Comments on: Impactful Midseason Managerial Changes http://www.baseball-reference.com/blog/archives/8416 This and that about baseball stats. Tue, 16 Jul 2013 17:01:55 +0000 hourly 1 https://wordpress.org/?v=4.6 By: Doug B http://www.baseball-reference.com/blog/archives/8416/comment-page-1#comment-54560 Thu, 30 Sep 2010 17:29:00 +0000 http://www.baseball-reference.com/blog/?p=8416#comment-54560 percentages seem a little mis-leading for the smaller samples. I probably would have gone with games above/below .500

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By: BCK http://www.baseball-reference.com/blog/archives/8416/comment-page-1#comment-54151 Wed, 29 Sep 2010 08:50:18 +0000 http://www.baseball-reference.com/blog/?p=8416#comment-54151 Sorry, let me qualify my last statement about O'Neill...

I shoudl have said he was 10th among managers who managed at least 1000 games after 1900.

The "exclusively" qualifier was misleading, as it eliminated McGraw and Clarke, both of whom managed mostly in the 1900's, but who I had ruled out by virtue of a couple years of managing pre-1900.

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By: BCK http://www.baseball-reference.com/blog/archives/8416/comment-page-1#comment-54150 Wed, 29 Sep 2010 08:46:31 +0000 http://www.baseball-reference.com/blog/?p=8416#comment-54150 The master of the midseason turnaround?

Steve O'Neill

Check this out:

1935 Indians
Under Walter Johnson: 46-48 (.489)
Under Steve O'Neill: 36-23 (.610)
Difference: +.121

1950 Red Sox
Under Joe McCarthy: 31-28 (.525)
Under Steve O'Neill: 63-32 (.663)
Difference: +.138

1952 Phillies
Under Eddie Sawyer: 28-35 (.444)
Under Steve O'Neill: 59-32 (.648)
Difference: +.204

Total, 3 teams
Under other managers: 105-111 (.486)
Under O'Neill: 158-87 (.645)
Difference: +.159

Three teams, three spectacular improvements. And all three would fall under the revised guidelines of 50 games in both directions (before and after the change). This guy was, for all intents and purposes, a midseason miracle worker.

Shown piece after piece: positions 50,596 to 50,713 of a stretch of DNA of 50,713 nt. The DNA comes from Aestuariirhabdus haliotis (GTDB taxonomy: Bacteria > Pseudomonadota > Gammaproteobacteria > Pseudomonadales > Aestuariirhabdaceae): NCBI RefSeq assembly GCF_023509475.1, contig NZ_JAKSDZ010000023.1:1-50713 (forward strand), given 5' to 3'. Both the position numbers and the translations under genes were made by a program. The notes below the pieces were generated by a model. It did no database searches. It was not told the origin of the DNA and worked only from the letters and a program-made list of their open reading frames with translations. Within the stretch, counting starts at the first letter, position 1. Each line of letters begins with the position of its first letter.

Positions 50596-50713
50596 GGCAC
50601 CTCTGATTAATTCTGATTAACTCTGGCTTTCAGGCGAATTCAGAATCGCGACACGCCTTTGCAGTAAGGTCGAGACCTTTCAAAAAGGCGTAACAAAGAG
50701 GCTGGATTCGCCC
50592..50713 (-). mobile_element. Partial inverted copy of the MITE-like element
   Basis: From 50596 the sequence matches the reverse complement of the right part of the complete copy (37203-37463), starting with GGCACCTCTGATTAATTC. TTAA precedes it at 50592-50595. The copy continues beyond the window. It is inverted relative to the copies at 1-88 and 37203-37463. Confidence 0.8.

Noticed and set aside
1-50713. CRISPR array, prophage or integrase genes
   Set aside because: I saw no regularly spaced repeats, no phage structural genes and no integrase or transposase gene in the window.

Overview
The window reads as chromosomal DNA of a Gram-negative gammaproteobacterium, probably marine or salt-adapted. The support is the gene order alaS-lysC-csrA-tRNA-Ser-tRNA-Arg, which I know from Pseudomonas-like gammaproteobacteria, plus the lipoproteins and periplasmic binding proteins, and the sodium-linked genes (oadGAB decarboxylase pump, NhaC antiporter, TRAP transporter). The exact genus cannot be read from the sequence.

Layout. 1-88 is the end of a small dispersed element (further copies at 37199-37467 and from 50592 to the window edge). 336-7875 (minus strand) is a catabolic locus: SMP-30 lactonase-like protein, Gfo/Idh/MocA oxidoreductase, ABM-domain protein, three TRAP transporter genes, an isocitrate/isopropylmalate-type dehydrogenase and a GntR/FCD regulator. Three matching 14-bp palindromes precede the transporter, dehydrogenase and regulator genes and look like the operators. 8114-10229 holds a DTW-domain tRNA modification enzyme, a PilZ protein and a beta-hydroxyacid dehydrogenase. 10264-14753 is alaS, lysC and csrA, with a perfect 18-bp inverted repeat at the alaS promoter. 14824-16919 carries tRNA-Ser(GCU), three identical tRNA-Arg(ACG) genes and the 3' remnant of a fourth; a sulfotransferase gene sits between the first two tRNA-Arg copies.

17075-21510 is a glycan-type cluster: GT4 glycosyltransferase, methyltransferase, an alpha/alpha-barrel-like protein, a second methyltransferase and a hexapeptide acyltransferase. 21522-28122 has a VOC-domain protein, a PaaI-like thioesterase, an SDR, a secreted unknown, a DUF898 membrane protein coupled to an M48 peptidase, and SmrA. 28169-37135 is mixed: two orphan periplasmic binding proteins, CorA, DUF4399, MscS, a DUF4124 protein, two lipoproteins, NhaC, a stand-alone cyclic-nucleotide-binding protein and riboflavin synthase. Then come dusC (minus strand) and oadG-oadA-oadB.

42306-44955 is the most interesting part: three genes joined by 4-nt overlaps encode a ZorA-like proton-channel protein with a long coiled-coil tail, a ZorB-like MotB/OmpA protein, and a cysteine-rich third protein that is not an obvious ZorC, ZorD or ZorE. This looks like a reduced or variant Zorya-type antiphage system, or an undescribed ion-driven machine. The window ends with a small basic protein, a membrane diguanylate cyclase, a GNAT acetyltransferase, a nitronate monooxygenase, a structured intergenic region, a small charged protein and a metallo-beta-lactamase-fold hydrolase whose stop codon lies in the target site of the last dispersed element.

For those of you who don't know, O'Neill is one of only 2 managers to manage in at least 5 (even partial)seasons and never have a losing record. The other is McCarthy. He won the World Series with the 1945 Tigers, but never made the postseason other than that in 14 seasons total of managing (he came in 2nd with the Tigers in '44, '46, and '47). His overall winning percentage of .559 is 15th among skippers who managed at least 1000 games in the majors and 8th among those who managed 1000 games exclusively after the 1900.

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By: MikeD http://www.baseball-reference.com/blog/archives/8416/comment-page-1#comment-54132 Wed, 29 Sep 2010 07:26:53 +0000 http://www.baseball-reference.com/blog/?p=8416#comment-54132 @20, Hubert -- If you are going to up the stakes to Managers fired and Manager hired need min 50 games all 10 fail. Does this mean the O's make the WS by default.
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That's right. They all fail, except for Showalter. What we'd get, though, if we ran a new list with 50-game minimums is an entirely new list, which would have less spectacular percentage swings, but one that I think would have a bit more meaning in determining the impact the new manager has had on the team.

Ummm, no World Series for the O's...yet

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By: Neil L http://www.baseball-reference.com/blog/archives/8416/comment-page-1#comment-54084 Wed, 29 Sep 2010 02:27:19 +0000 http://www.baseball-reference.com/blog/?p=8416#comment-54084 @18
Thomas, good post about the Jays' record against the O's in the pre-Showalter era vs. currently. Buck has definitely injected something tangible into an under-preforming Orioles roster this year. Point conceded.
@23 @24
BCK, thanks for the searches. It will take me a while to digest the significance of the info you've uncovered.
@26
But, Jim, you would have to concede that Showalter's short-term impact on the Orioles is an exception!

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By: Jim McLennan http://www.baseball-reference.com/blog/archives/8416/comment-page-1#comment-54011 Tue, 28 Sep 2010 21:03:18 +0000 http://www.baseball-reference.com/blog/?p=8416#comment-54011 Curiously, the same day as this piece, I did a report on mid-season managerial changes over the past decade, looking at the records of a team the season before the change, before and after the switch, and the season after.

In the season prior to a firing, the 34 examples had an average W% of .480. That dropped to .441 before the change, and improved only fractionally to .457 afterward. The year beyond that, it improved, but again only slightly, to .465. It all seems more evidence that a manager generally has very little impact on a team's results.

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By: Tuesday Links (28 Sep 10) – Ducksnorts http://www.baseball-reference.com/blog/archives/8416/comment-page-1#comment-53992 Tue, 28 Sep 2010 19:51:47 +0000 http://www.baseball-reference.com/blog/?p=8416#comment-53992 [...] Impactful Midseason Managerial Changes (Baseball Reference). Check out Jack McKeon and the ‘88 Padres. [...]